Blogs: The Buzz

Asia Get Ready: Is This China’s Vision of Future Aircraft Carrier Designs?

The Buzz

In this regard, a U.S. naval aviator and scholar sounds a note of caution. “It is fascinating that China would throw resources at such ships,” Capt. Robert Rubel (USN-Ret.), former Dean of the Center for Naval Warfare Studies, U.S. Naval War College, told the author. “I know China can build ships more cheaply than the United States can, but such ships will nevertheless be extremely expensive up front, and even more so over time. Without a global naval strategy of exercising command of the sea like the United States has had, the large nuclear aircraft carrier does not have the same meaning to China as ours do to us. These ships may have occasional operational utility in responding to disasters and maybe intimidating to regional neighbors with which China has island and maritime claims disputes, but otherwise they seem to be an attempt to create prestige by cutting metal.”

With respect to these larger questions, the models themselves obviously cannot provide conclusive answers. Chinese shipbuilders and strategists alike have much to contemplate. Only time, and more authoritative data sources, will tell what their options are, and how they choose to exercise them. In the meantime, however, there’s at least one crystal-clear take away: if you haven’t finished your holiday shopping yet, click here immediately to peruse Jinshuai Model Crafts’ many offerings. Such commercial dynamism, which the Soviet Union never enjoyed in any form, may ultimately offer greater indications of China’s ability to support and sustain the production and deployment of new aircraft carriers and other mighty ships upon the sea than any word Admiral of the Fleet of the Soviet Union Sergey Georgiyevich Gorshkov could ever put to paper.

And that is why it’s worth at least briefly pondering the latest in injection molding from a civilian shop in southern China.

Editor's Note: The above is being republished with the author's consent. You can read the original version with additional photos of the models here

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The Sanctions Delusion

The Buzz

In this regard, a U.S. naval aviator and scholar sounds a note of caution. “It is fascinating that China would throw resources at such ships,” Capt. Robert Rubel (USN-Ret.), former Dean of the Center for Naval Warfare Studies, U.S. Naval War College, told the author. “I know China can build ships more cheaply than the United States can, but such ships will nevertheless be extremely expensive up front, and even more so over time. Without a global naval strategy of exercising command of the sea like the United States has had, the large nuclear aircraft carrier does not have the same meaning to China as ours do to us. These ships may have occasional operational utility in responding to disasters and maybe intimidating to regional neighbors with which China has island and maritime claims disputes, but otherwise they seem to be an attempt to create prestige by cutting metal.”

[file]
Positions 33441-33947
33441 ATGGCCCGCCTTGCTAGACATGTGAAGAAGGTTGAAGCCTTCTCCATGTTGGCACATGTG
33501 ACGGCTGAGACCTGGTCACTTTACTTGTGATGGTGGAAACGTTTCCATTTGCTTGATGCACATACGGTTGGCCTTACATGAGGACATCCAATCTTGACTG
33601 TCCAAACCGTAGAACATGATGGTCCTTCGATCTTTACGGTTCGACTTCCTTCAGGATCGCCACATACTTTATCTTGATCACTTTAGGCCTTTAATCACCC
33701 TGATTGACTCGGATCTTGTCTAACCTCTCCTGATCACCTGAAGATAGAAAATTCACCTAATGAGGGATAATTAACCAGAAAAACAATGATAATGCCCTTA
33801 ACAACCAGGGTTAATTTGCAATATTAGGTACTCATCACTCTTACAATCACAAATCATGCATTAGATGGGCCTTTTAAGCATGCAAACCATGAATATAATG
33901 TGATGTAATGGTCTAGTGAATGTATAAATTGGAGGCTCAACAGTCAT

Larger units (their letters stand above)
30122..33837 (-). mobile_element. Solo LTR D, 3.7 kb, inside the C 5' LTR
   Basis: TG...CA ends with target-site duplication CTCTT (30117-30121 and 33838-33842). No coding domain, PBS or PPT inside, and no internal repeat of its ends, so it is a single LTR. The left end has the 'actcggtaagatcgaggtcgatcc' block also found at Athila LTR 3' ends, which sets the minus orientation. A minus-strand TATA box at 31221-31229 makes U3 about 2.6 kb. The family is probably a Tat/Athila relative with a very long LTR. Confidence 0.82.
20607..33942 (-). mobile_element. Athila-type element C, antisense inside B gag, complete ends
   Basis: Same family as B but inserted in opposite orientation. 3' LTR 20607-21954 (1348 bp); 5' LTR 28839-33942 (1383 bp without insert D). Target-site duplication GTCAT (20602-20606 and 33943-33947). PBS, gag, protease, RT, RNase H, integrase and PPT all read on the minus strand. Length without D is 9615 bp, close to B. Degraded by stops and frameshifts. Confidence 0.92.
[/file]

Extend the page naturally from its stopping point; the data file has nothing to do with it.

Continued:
With respect to these larger questions, the models themselves obviously cannot provide conclusive answers. Chinese shipbuilders and strategists alike have much to contemplate. Only time, and more authoritative data sources, will tell what their options are, and how they choose to exercise them. In the meantime, however, there’s at least one crystal-clear take away: if you haven’t finished your holiday shopping yet, click here immediately to peruse Jinshuai Model Crafts’ many offerings. Such commercial dynamism, which the Soviet Union never enjoyed in any form, may ultimately offer greater indications of China’s ability to support and sustain the production and deployment of new aircraft carriers and other mighty ships upon the sea than any word Admiral of the Fleet of the Soviet Union Sergey Georgiyevich Gorshkov could ever put to paper.

And that is why it’s worth at least briefly pondering the latest in injection molding from a civilian shop in southern China.

Editor's Note: The above is being republished with the author's consent. You can read the original version with additional photos of the models here

Pages

The Operational Art of Air-Sea Battle

The Buzz

In this regard, a U.S. naval aviator and scholar sounds a note of caution. “It is fascinating that China would throw resources at such ships,” Capt. Robert Rubel (USN-Ret.), former Dean of the Center for Naval Warfare Studies, U.S. Naval War College, told the author. “I know China can build ships more cheaply than the United States can, but such ships will nevertheless be extremely expensive up front, and even more so over time. Without a global naval strategy of exercising command of the sea like the United States has had, the large nuclear aircraft carrier does not have the same meaning to China as ours do to us. These ships may have occasional operational utility in responding to disasters and maybe intimidating to regional neighbors with which China has island and maritime claims disputes, but otherwise they seem to be an attempt to create prestige by cutting metal.”